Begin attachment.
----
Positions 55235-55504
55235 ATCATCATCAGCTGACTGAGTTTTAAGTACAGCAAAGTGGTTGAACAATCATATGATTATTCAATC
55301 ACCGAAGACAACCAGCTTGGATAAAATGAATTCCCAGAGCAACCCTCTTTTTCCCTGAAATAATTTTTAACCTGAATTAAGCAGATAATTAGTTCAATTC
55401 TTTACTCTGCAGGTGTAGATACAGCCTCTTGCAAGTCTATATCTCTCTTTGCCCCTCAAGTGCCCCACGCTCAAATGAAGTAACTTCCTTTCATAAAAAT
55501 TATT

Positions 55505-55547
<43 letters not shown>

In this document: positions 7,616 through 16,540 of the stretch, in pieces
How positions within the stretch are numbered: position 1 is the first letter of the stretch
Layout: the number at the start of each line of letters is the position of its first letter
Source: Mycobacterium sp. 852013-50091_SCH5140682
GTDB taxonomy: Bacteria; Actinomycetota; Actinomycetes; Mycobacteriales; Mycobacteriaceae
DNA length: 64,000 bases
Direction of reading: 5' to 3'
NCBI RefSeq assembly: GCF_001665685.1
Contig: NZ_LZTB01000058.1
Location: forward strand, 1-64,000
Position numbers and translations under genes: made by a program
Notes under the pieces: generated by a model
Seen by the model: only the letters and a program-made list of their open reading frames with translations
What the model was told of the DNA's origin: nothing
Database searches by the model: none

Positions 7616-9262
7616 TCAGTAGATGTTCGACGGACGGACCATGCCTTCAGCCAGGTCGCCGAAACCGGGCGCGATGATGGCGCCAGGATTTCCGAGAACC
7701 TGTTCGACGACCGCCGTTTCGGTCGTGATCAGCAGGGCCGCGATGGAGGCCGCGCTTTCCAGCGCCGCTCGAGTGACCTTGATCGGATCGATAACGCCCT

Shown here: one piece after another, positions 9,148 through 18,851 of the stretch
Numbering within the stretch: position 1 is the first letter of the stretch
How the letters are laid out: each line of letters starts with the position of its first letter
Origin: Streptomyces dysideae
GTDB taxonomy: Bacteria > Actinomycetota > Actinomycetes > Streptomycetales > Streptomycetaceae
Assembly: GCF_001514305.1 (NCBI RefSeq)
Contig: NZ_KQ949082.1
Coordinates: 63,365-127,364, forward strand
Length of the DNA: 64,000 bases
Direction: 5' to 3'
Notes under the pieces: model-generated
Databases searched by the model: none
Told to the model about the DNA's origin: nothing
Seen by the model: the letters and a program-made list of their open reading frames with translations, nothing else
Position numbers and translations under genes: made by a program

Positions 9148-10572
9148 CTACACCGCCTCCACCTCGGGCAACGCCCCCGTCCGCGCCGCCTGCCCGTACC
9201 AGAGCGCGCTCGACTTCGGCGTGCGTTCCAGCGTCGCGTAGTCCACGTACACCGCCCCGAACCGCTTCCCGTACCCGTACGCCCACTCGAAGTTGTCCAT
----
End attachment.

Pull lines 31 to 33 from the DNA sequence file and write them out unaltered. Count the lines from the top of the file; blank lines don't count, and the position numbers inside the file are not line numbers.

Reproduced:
Assembly: GCF_001514305.1 (NCBI RefSeq)
Contig: NZ_KQ949082.1
Coordinates: 63,365-127,364, forward strand